Olympic Sex Symbols

FHM cover While the original Olympics may have included naked athletes, the current Olympics is definitely coming close to that ideal—especially in sports like beach volleyball. I’m always checking Yahoo! to see what stories and photos are “most popular” online and for the past two weeks its been homoerotic photos female Olympic athletes embracing after victory, patting each other on the…you get the picture. I guess teens get the picture, too. Buzz Marketing sent over a nice summary of how this year’s Olympic games and the subsequent ads and sponsorships featuring athlestes may have crossed the line between sexiness and lack of taste.

From their release:

“High Jumper Amy Akuffa has posed for Playboy, and then partnered with
volleyball player Logan Tom, long jumper Jenny Adams and swimmers
Amanda Beard and Haley Cope for a seductive FHM cover.  But it is not just the women that are sexy- swimmer Ian Thorpe has started an underwear line.”

Buzz’s Blue Fusion research division asked their teens what they thought of the sexiness factor in this year’s Olympics and found “Gen-Y appreciates an athlete who’s not in a regular sport like football or basketball, but the use of heavy sex appeal is transparent to the savvy teen viewers.” Basically all this skin is rubbing today’s now modest/preppy/conservative teens the wrong way.

“While watching the male swimmers splash to the finish line at the
Olympics, one thing was on my mind - why were their swimming trunks so low and tight?...Are they trying to be the next breed of athletes turned sex symbols?...(Making their sport top priority) instead of a Hollywood/sex symbol/make more money attitude I truly believe would make them more sexy.”

Danasia, 17, Ft. Lauderdale

 

 
 
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Millennial News Feed

Quote of the Day: “I like going to eat out because I like supporting local businesses.” –Female, 31, WA

Millennials are foodies, but brands might be missing the opportunity to target their plate obsessions. Only 11% of 18-29-year-olds feel like food advertising is aimed at them, according to a recent survey in the UK. If brands want to change that number, they’ll likely have to take a different approach: 47% of this age group uses social media for recipe inspiration (#foodporn) and they reportedly share pictures of food around three times a week. Ypulse’s own research has also found they are adventurous eaters, with 89% of 13-32-year-olds open to trying new foods. (Marketing Magazine)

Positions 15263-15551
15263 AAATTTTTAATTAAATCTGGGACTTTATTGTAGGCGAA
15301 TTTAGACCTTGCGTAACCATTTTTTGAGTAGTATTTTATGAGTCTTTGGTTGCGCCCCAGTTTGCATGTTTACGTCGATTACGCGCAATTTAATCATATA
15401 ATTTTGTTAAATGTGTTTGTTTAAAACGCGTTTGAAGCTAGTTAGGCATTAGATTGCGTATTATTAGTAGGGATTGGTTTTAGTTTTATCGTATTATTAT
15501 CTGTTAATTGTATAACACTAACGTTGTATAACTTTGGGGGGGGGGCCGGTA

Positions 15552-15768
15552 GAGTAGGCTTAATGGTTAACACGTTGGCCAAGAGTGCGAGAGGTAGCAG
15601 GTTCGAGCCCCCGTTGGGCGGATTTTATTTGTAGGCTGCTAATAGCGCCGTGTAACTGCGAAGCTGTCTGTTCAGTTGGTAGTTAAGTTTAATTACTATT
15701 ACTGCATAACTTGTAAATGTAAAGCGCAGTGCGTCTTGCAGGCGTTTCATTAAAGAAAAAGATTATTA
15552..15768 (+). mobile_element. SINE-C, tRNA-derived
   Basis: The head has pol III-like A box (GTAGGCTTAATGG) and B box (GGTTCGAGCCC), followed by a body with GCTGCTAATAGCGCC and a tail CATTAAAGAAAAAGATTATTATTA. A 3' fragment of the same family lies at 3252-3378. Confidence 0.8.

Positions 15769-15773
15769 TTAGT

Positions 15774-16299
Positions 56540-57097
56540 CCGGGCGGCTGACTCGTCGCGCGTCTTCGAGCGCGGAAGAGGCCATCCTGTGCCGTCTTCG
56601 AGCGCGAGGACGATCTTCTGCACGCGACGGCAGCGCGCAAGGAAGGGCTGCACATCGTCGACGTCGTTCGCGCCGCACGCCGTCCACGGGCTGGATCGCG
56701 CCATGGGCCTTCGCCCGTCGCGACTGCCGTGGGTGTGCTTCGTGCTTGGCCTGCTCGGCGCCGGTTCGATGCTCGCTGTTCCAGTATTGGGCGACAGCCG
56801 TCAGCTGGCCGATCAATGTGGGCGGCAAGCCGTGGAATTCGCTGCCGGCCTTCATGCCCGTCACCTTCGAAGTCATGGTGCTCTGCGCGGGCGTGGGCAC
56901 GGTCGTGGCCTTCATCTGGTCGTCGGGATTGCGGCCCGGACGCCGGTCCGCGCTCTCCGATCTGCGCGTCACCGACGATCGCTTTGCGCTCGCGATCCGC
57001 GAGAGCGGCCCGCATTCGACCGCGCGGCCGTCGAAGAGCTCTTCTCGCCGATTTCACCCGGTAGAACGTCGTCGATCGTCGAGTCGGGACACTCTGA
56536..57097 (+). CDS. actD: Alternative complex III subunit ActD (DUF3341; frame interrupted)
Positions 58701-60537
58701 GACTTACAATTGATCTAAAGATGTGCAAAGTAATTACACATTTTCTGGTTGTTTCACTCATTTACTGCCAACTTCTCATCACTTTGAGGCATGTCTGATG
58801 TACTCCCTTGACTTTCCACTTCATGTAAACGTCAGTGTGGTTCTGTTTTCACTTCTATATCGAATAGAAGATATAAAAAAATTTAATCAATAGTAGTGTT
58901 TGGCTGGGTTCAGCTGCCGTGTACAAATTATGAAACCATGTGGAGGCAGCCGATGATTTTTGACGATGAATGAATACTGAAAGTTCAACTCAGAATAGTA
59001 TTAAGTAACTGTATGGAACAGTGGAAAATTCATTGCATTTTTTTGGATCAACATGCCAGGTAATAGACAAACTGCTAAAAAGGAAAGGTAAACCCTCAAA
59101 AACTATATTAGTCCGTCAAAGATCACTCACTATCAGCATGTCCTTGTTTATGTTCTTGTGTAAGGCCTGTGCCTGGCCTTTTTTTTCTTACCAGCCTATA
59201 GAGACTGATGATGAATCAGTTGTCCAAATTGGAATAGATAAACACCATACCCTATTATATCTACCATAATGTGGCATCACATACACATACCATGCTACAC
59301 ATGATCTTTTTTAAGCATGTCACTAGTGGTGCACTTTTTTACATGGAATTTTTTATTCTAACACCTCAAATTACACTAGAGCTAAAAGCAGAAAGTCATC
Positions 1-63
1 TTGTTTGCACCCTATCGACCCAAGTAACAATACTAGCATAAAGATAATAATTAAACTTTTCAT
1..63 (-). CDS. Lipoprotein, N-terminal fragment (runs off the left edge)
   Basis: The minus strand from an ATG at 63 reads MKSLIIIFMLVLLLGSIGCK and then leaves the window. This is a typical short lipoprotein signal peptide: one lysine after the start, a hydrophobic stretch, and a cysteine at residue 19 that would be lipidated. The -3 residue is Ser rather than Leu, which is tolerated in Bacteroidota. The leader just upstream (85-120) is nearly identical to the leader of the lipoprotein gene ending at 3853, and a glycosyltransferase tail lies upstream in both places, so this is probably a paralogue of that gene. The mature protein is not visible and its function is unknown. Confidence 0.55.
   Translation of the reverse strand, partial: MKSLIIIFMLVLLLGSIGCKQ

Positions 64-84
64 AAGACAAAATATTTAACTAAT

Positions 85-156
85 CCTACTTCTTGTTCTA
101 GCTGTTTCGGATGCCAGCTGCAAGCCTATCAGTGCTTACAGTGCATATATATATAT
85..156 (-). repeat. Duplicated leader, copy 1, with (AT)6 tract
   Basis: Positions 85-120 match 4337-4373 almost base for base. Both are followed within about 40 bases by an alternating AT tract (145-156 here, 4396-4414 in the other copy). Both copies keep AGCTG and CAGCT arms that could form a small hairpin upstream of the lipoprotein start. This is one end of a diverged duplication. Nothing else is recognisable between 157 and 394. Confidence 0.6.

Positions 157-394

Should students be learning while standing? Standing desks are becoming more common in the workplace, and now an elementary school in California is swapping out traditional desks for standing desks after the founders of San Francisco CrossFit discovered their own children were sitting for up to six hours a day. Studies have shown that using standing desks correlates with increases in both concentration and daily calories burned, and could dramatically help in the battle against childhood obesity. (Fast Company)

A new kind of hotel is attracting young consumers in droves by going minimalist and offering more affordable, interesting places to stay. These “select service” hotels are the fastest growing segment of the industry and big brands’ answer to Airbnb. The hotels accommodate Millennials’ travel preferences by cutting out amenities like room service, offering more social spaces, and incorporating local elements in food and design. (BuzzFeed)

Sometimes sex doesn’t sell. Abercrombie & Fitch has been known for pushing the boundaries of sexualized marketing, but have now announced that they’ll be stopping the use of shirtless models and sexy images on bags, in-store photos, and other marketing materials. The retailer will also be ending their policy to hire sales staff based on “body type or physical attractiveness.” The changes are a part of the brand’s focus on becoming more customer-friendly after falling out of favor with young consumers. (WSJ

The story of a 5-year-old’s transition from girl to boy has gone viral, sparking conversation around transgender children. The segment, “Jacob’s Journey,” has been viewed over 11 million times on the show’s Facebook page, and is a piece of NBCNightly News’ six part series examining how families raise transgender kids. Jacob Lemay was born female, but his family has embraced his male identification, saying, “He's a different person, he's becoming himself." (Business Insider)

By searching Ypulse.com, you can quickly find the Millennial and teen stats you need to get you up to speed on young consumers. Silver and Gold subscribers have access to thousands of insight articles, curated up-to-date Millennial news items, a live mobile and social Q&A network, and thousands of statistics of Millennials drawn from our monthly national survey of 13-32-year-olds. Your search can begin and end with us. (Ypulse)

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